Chicago Cubs need Jon Lester to step up down the stretch
By Paul Steeno
In the Chicago Cubs’ 2-1 victory against the Cleveland Indians on Monday night, starting pitcher Jon Lester looked like he deserved the six-year, $155 million contract the Cubs gave him last December.
Against Terry Francona’s club, Lester turned in 8 2/3 innings of one-run, six-hit ball. However, against the Detroit Tigers a week prior, he struggled badly, giving up seven runs on seven hits, prompting Joe Maddon to pull him in just the second inning.
Inconsistency has been the name of the game for Lester this season. In March/April, June and August he posted a 6.23, 5.74 and 4.44 ERA respectively. In May, his ERA was 1.76 and in July 1.66.
Overall, Lester still maintains a respectable 3.44 earned run average and 1.204 WHIP to go along with his 8-9 record across his first 25 starts as a member of the Cubs.
These numbers are solid, but they are they worthy of a $155 million contract?
When Lester signed his name at the bottom of his brand new deal in December, the Cubs expected him to be the ace of this staff. This initial expectation hasn’t materialized, as the left-hander has played second fiddle to a number of his starting pitching counterparts this season.
Jake Arrieta has become the Cubs’ undisputed ace, leading the starting pitching staff in wins, ERA and strikeouts. In addition, Jason Hammel has a better ERA and WHIP than Lester – despite his second-half struggles.
Jason Hammel is currently on a two-year contract valued at $20 million while Arrieta is making $3.63 million this season. Their combined salaries are over $130 million less than what Lester is making.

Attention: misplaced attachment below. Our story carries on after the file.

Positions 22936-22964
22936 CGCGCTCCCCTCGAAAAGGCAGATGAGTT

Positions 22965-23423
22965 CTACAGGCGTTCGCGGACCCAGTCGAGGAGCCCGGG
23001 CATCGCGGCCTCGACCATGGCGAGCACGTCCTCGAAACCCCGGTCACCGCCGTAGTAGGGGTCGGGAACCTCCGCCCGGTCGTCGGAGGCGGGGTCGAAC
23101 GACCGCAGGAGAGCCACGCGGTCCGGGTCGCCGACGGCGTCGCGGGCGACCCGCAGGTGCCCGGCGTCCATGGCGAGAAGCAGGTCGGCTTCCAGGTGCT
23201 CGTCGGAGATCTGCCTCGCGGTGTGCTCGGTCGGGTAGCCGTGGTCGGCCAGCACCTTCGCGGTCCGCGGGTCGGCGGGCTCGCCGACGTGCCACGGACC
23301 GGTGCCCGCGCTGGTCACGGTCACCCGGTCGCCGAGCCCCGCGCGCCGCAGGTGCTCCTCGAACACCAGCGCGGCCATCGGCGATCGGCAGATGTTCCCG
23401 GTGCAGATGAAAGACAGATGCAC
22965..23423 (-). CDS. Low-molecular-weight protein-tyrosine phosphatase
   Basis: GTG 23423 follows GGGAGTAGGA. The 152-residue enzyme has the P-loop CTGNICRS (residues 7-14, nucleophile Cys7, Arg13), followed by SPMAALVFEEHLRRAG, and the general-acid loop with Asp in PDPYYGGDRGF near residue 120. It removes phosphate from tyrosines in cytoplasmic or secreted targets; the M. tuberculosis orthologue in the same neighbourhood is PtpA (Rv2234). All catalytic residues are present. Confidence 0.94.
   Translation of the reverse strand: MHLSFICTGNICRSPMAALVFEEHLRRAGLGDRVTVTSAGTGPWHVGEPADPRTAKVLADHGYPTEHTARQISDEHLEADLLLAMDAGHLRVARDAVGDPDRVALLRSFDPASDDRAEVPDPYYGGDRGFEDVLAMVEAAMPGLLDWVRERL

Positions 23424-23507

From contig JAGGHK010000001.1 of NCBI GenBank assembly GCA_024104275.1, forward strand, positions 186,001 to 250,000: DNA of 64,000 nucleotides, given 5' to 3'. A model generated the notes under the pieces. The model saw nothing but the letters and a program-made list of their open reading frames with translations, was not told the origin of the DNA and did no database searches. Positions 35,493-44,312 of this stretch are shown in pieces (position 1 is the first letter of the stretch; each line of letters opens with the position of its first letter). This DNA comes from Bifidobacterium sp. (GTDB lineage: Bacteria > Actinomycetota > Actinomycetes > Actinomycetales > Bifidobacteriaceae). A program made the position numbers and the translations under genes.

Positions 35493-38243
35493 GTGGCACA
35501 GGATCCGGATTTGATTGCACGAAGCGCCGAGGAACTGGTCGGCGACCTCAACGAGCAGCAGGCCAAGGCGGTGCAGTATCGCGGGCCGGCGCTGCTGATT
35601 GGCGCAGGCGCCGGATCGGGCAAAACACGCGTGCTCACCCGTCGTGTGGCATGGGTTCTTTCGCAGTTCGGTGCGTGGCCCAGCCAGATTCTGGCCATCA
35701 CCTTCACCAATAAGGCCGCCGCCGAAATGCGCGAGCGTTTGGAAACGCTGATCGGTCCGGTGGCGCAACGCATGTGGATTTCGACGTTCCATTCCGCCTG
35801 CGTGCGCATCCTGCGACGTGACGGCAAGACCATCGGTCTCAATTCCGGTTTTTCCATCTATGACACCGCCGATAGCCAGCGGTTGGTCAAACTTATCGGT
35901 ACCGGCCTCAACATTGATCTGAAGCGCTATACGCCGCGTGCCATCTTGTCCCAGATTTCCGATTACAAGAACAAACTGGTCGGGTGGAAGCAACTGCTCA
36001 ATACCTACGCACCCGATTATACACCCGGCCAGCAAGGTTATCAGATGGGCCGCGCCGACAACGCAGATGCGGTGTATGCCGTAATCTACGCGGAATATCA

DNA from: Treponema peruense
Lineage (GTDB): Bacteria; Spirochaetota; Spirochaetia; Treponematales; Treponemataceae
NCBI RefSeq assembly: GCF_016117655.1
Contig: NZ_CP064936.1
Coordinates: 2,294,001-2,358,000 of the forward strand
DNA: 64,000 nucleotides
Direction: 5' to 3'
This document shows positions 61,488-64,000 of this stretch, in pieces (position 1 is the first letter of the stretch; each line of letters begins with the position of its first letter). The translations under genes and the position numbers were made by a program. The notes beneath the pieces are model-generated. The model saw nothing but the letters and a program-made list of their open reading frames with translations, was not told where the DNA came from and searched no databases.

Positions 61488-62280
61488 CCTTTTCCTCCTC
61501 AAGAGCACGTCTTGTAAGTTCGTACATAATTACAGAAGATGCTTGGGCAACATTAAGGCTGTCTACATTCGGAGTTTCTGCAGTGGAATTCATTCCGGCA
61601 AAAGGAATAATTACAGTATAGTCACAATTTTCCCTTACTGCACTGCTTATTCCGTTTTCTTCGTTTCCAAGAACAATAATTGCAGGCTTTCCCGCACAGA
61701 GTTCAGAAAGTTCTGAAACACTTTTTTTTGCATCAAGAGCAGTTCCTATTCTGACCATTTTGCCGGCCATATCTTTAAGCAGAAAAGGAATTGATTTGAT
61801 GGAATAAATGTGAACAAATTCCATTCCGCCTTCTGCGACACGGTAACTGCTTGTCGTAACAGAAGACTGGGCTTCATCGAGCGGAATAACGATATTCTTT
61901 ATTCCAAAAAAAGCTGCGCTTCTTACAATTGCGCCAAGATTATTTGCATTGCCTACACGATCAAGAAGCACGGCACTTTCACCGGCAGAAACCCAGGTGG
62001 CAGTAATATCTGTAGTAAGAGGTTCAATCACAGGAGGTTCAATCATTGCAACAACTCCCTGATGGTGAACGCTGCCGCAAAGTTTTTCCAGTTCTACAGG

In a recent interview, Lester admitted that he has felt pressure due to the size of his contract.
"At times, it’s a good feeling. At times, it can be that monkey on your back — especially early. You want to come out and do well. That’s what put me behind the eight ball in spring training. I’m used to my routine of going out and throwing fastballs and knowing where I’ll be at at certain times — and not really having that pressure to get off to a good start in spring training. But when you come into something like this, you feel like you have to do more. I tried to show a little too much a little too early.—-Quote obtained by New England Sports Network writer Ricky Doyle"
Lester still has an opportunity to redeem himself. With the regular season winding down, the Cubs face the most crucial part of their season. What Lester does between now and October will determine if the Cubs got their money’s worth last winter.
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During his career, Lester has performed well in the postseason.
In 14 postseason appearances, Lester has a 2.57 ERA to go along with a 6-4 record. In three starts in the World Series, he has a spotless 3-0 record and a 0.43 ERA.
Throughout his career, in regular season games in September and October, Lester has posted his best monthly winning percentage(.686) and his second best monthly ERA (3.20).
The Chicago Cubs signed Jon Lester because they thought he could help them when the games really mattered from September and beyond. It is time for Lester to hold up his side of the bargain and start consistently pitching well in his remaining starts down the stretch.
If he pitches well for the rest of the season, his previous inconsistencies will be forgiven. In baseball it’s not necessarily about how you start, rather it is more important how you finish. It is time for Lester to finish well and justify why the Cubs paid so much for his services.